SAN DIEGO – Petty Officer 2nd Class Jonathan Castorpineda, a native of Seven Springs, is one of the sailors continuing a 123-year tradition of service under the sea aboard USS Alexandria, operating out of San Diego.
Castorpineda, a 2019 Spring Creek High School graduate, joined the Navy three years ago.
“I joined the Navy to help my mom get citizenship, to create a better path for my future and because my neighbor was in the Royal Navy,” said Castorpineda.
Skills and values learned in the Navy are similar to those found in Seven Springs.
“My hometown taught me to have a strong work ethic,” said Castorpineda. “On submarines, there are a lot of small tasks that need to be taken care of because, if they aren’t, it can lead to bigger issues down the line. So, it is important to take initiative and get tasks done right.”
Known as America’s “Apex Predators!,” the Navy’s submarine force operates a large fleet of technically-advanced vessels. These submarines are capable of conducting rapid defensive and offensive operations around the world, in furtherance of U.S. national security.
There are three basic types of submarines: fast-attack submarines (SSN), ballistic-missile submarines (SSBN) and guided-missile submarines (SSGN).
Fast-attack submarines are designed to hunt down and destroy enemy submarines and surface ships; strike targets ashore with cruise missiles; carry and deliver Navy SEALs; conduct intelligence, surveillance, and reconnaissance missions; and engage in mine warfare. The Virginia-class SSN is the most advanced submarine in the world today. It combines stealth and payload capability to meet Combatant Commanders’ demands in this era of strategic competition.
The Navy’s ballistic-missile submarines, often referred to as “boomers,” serve as a strategic deterrent by providing an undetectable platform for submarine-launched ballistic missiles. SSBNs are designed specifically for stealth, extended patrols and the precise delivery of missiles.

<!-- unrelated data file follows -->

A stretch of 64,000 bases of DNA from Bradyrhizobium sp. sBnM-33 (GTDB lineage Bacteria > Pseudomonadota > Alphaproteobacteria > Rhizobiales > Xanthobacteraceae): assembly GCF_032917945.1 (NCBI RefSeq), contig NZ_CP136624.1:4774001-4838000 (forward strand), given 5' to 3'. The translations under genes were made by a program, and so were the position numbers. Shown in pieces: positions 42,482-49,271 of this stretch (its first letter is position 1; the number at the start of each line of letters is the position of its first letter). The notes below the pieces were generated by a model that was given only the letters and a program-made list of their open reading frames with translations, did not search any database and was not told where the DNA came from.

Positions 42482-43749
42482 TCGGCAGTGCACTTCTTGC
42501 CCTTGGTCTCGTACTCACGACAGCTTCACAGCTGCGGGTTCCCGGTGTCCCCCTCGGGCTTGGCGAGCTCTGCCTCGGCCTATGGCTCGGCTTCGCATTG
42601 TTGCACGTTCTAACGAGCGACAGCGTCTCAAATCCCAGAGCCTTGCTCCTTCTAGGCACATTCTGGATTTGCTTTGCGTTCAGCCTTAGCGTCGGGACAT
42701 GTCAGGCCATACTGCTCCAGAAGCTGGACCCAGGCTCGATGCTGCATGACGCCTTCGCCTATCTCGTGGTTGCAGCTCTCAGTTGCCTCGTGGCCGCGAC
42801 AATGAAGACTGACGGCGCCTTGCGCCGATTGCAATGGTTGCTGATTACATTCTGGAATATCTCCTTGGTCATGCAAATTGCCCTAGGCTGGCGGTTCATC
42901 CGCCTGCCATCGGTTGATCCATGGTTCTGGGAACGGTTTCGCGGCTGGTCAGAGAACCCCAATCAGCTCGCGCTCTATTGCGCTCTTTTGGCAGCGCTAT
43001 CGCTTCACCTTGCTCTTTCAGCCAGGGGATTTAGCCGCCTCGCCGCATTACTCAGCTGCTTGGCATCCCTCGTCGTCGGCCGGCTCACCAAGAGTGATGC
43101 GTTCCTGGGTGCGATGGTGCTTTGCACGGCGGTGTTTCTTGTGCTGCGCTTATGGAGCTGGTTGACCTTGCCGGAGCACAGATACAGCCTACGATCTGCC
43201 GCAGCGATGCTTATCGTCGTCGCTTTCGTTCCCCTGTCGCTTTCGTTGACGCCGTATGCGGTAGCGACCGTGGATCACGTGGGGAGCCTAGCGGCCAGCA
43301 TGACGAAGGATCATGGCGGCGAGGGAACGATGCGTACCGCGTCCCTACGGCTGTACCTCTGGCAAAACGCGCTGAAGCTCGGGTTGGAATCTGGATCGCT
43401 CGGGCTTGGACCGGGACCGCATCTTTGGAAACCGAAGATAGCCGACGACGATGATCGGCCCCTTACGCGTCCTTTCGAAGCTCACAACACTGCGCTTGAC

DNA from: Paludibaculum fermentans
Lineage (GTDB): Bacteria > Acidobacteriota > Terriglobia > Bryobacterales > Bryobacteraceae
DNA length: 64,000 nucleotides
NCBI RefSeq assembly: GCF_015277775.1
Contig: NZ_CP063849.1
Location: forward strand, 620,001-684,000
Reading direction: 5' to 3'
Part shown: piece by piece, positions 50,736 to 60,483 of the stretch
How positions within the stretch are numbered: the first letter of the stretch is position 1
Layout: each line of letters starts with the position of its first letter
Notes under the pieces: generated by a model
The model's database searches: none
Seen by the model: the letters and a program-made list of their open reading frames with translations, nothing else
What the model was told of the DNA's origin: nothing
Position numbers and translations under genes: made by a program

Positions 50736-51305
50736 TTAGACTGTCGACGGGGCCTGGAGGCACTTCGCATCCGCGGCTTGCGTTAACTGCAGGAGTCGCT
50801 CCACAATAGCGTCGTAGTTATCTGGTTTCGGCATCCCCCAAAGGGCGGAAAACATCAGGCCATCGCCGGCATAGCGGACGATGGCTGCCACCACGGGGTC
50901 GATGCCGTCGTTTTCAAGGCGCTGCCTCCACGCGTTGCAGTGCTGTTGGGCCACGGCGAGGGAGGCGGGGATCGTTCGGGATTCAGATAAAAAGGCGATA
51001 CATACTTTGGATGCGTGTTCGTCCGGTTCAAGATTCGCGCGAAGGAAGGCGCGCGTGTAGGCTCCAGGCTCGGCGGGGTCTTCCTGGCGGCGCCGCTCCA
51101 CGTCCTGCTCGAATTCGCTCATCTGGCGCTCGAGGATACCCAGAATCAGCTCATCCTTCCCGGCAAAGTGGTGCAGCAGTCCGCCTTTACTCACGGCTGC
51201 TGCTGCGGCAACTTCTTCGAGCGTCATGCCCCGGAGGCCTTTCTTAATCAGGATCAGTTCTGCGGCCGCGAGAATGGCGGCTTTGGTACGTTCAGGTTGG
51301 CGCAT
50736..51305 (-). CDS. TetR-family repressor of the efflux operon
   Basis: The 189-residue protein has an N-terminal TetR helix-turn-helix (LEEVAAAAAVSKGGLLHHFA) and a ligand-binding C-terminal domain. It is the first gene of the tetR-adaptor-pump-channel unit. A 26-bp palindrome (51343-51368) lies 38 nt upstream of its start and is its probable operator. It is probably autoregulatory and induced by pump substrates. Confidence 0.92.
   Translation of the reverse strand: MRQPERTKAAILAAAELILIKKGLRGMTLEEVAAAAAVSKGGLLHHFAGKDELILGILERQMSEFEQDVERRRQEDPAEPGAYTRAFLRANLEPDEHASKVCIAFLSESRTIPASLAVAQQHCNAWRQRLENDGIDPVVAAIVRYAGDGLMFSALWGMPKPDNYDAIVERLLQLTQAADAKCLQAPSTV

The Columbia-class SSBN will be the largest, most capable, and most advanced submarine produced by the U.S. – replacing the current Ohio-class ballistic-missile submarines to ensure continuous sea-based strategic deterrence into the 2080s.
Guided-missile submarines provide the Navy with unprecedented strike and special operation mission capabilities from a stealthy, clandestine platform. Each SSGN is capable of carrying 154 Tomahawk cruise missiles, plus a complement of heavyweight torpedoes to be fired through four torpedo tubes.
Strategic deterrence is the Nation’s ultimate insurance program, according to Navy officials. As a member of the submarine force, Castorpineda is part of a rich history of the U.S. Navy’s most versatile weapons platform, capable of taking the fight to the enemy in the defense of America and its allies.
With 90 percent of global commerce traveling by sea and access to the internet relying on the security of undersea fiber optic cables, Navy officials continue to emphasize that the prosperity of the United States is directly linked to trained sailors and a strong Navy.
“Our mission remains timeless – to provide our fellow citizens with nothing less than the very best Navy: fully combat ready at all times, focused on warfighting excellence, and committed to superior leadership at every single level,” said Adm. Mike Gilday, Chief of Naval Operations. “This is our calling. And I cannot imagine a calling more worthy.”
As a member of the Navy, Castorpineda is part of a world-class organization focused on maintaining maritime dominance, strengthening partnerships, increasing competitive warfighting capabilities, and sustaining combat-ready forces in support of the National Defense Strategy.
“Being in the submarine force, everything I do puts our country at an advantage,” said Castorpineda. “I would much rather be at an advantage rather than a disadvantage against our adversaries.”
Castorpineda has many opportunities to achieve accomplishments during military service.
“My proudest Navy accomplishment is when I earned my submarine qualification,” said Castorpineda. “There was a lot of energy in the room. It was just one of those moments that started out my career. When I got here as a junior sailor, I didn’t know anything, but that was the moment I realized I actually belong here.”
As Castorpineda and other sailors continue to perform missions, they take pride in serving their country in the United States Navy.
“Serving in the Navy means putting time toward my nation to make it better than it was before,” said Castorpineda. “It just means giving back for everything that I have and helping myself progress forward as well.”
Castorpineda is grateful to others for helping make a Navy career possible.
“I would like to thank Petty Officer 2nd Class Mike Garza for always pushing me towards qualifying and pushing me to be a better sailor for my division,” added Castorpineda. “They were that hard edge when I needed it.”